Childe Unbound

By Rowan Cahill What follows is in part a review, but also a commentary, and it benefits from the perspective of an insider. As Terry Irving notes in his Acknowledgements to The Fatal Lure of Politics: The Life and Thought of Vere Gordon Childe (2020), I encouraged his “political intentions for the book” and read... Continue Reading →

WHAT CAN BE DONE? A RUMINATION*

By Rowan Cahill The report that God is on the side of the Big Battalions is propaganda put out by the Big Battalion commanders. They hope thereby to spread alarm and despondency among the smaller forces.-Claud Cockburn As I engage with my seventh decade, I am variously approached by researchers and others for details of,... Continue Reading →

EDITING MATTERS, 1969-73

By Rowan Cahill From 1969 to 1973, I was a member of the Editorial Board, later Editorial Collective, of Australian Left Review (ALR), the Marxist journal of cultural and political comment and discussion published bi-monthly by the Communist Party of Australia (CPA). ALR commenced publication in 1966, its precursor the Communist Review. At the time I... Continue Reading →

YESTERDAY, TODAY, AND TOMORROW

By Rowan Cahill* A review of Michael Quinlan, The Origins of Worker Mobilisation: Australia 1788-1850 (Routledge: NY and Oxon, 2018).   In the tradition of E. P. Thompson, redolent of the work of Peter Linebaugh and Marcus Rediker, Michael Quinlan’s The Origins of Worker Mobilisation: Australia 1788-1850 is magisterial and exhaustive. ‘Magisterial’ because it is... Continue Reading →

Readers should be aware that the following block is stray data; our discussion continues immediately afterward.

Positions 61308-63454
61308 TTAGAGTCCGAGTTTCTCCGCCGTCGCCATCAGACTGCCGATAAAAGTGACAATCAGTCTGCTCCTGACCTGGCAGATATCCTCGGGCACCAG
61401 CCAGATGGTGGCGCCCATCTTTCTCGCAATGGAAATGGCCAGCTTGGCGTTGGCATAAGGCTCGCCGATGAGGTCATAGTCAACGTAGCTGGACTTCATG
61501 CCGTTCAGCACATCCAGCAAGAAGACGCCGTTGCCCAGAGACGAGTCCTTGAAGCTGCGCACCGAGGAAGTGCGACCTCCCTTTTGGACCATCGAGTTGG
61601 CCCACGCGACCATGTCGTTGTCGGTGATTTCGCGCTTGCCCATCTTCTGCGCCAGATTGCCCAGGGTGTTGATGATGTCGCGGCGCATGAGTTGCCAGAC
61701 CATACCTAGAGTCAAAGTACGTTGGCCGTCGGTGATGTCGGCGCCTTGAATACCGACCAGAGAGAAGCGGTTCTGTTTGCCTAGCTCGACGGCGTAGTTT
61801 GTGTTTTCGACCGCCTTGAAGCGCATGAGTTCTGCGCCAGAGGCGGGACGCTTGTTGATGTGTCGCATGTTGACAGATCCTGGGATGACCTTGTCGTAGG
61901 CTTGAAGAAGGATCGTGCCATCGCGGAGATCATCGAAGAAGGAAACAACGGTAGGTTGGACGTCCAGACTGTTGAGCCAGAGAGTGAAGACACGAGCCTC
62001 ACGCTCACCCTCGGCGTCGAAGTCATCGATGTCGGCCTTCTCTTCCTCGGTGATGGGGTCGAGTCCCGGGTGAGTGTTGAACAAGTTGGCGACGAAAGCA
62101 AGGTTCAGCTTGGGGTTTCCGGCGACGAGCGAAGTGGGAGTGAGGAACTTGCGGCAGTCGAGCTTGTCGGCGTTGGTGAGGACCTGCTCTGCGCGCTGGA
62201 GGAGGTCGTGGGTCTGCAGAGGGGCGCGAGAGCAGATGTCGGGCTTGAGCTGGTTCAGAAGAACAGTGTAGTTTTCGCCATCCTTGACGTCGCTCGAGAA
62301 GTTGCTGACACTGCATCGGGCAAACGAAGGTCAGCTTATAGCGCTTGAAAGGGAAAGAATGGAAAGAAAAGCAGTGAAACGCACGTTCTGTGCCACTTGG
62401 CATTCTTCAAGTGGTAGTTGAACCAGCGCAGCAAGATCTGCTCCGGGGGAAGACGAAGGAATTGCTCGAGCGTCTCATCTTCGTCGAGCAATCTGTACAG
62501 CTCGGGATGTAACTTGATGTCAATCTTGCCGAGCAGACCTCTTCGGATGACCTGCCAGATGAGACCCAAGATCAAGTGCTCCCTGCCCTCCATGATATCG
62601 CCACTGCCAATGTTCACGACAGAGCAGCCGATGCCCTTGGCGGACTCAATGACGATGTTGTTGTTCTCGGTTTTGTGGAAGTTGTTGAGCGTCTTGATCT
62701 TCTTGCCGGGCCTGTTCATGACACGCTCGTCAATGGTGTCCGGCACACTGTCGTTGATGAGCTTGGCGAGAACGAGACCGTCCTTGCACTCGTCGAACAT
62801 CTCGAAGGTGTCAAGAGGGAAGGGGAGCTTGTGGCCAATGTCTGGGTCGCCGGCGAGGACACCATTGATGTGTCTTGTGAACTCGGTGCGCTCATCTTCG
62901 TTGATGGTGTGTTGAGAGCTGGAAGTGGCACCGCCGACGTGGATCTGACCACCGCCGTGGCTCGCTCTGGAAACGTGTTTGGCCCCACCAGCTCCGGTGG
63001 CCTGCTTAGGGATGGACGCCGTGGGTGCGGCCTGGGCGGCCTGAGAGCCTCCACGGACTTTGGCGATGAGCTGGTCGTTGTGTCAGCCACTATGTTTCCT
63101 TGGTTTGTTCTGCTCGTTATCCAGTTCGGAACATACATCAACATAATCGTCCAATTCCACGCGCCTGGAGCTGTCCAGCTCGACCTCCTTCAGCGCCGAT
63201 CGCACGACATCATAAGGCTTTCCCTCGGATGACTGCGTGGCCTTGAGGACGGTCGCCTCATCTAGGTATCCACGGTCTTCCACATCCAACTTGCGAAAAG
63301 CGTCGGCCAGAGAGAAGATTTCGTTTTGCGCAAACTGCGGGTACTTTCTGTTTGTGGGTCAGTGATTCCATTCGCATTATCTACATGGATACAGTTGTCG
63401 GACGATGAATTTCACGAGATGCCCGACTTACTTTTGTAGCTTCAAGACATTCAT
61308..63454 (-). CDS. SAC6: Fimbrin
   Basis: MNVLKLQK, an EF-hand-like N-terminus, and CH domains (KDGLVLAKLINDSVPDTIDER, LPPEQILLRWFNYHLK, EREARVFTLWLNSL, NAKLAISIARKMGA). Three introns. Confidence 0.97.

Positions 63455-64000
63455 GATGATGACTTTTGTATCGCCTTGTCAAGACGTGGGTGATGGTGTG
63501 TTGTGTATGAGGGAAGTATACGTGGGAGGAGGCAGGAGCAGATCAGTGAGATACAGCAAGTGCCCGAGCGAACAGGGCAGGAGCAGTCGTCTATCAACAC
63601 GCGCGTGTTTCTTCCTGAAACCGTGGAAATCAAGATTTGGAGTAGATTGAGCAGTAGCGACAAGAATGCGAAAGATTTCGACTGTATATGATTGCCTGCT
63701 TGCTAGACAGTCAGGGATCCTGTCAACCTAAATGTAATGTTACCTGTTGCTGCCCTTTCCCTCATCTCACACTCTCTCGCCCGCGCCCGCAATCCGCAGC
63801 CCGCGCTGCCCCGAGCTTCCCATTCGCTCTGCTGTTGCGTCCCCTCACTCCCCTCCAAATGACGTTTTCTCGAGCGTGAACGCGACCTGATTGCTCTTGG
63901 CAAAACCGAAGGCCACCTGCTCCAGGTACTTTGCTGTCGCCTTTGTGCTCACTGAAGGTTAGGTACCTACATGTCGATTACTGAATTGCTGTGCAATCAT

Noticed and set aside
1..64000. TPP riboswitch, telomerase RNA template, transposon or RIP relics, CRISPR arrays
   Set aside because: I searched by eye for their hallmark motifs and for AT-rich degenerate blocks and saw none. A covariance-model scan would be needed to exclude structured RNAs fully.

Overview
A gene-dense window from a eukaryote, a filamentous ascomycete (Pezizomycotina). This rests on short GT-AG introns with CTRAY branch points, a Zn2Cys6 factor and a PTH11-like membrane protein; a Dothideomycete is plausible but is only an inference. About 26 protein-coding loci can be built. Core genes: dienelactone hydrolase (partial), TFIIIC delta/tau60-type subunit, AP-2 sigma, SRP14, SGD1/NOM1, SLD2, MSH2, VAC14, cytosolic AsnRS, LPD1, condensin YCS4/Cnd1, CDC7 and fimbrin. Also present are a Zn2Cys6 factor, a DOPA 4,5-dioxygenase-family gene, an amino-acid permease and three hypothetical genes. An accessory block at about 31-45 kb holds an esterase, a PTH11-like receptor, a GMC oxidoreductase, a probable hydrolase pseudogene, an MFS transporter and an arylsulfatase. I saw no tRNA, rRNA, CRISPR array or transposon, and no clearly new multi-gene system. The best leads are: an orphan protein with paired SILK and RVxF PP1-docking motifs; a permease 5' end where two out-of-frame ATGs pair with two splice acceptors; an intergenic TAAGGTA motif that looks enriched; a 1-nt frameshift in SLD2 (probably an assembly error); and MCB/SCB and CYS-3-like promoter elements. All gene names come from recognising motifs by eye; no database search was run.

VINTAGE RED

by Rowan Cahill There is a vast amount of material, published and otherwise, relating to the history of the Communist Party of Australia/CPA (1920-1991). Examination of the footnotes to Stuart Macintyre’s first volume of the history of the CPA, The Reds (1998), attests to this, as does familiarity with the two resource bibliographies of CPA... Continue Reading →

END OF PARAGRAPH

by Rowan Cahill Back in the 1980s, the autodidact bookseller Bob Gould pressed a book into my hands, as was his way whenever I visited the Aladdin’s Cave rabbit warrens of his Sydney bookshop. “Comrade, you’ve got to read this”, usually his way of recommending the latest or neglected anti-Stalinist publication. This time it was... Continue Reading →

North on Cusack

By Rowan Cahill When Yarn Spinners was initially published in 2001 by University of Queensland Press, it was lengthily titled Yarn Spinners. A Story in Letters: Dymphna Cusack, Florence James, Miles Franklin. Marilla North was credited as ‘Editor’.  The title partially explained the contents of the book, but did not do justice to the nature... Continue Reading →

A SHELF OF REDS by Rowan Cahill and Terry Irving

A selection of some of the books by Australian radical historians that have meant a lot to us as scholars and activists writing and exploring radical history for ten years together, and for much longer separately. The books selected have either never made it into the academic history canon or, if they did, are now neglected. by Rowan... Continue Reading →

Radical History: Thinking, Writing and Engagement

By Terry Irving and Rowan Cahill   Kicking away the props In recent years, in various places and on our blog “Radical Sydney/Radical History”, we have written about radical history. As radical historians we seek out, explore, and celebrate the diversities of alternatives and oppositions, arguing there is a basic tension between radical history and... Continue Reading →

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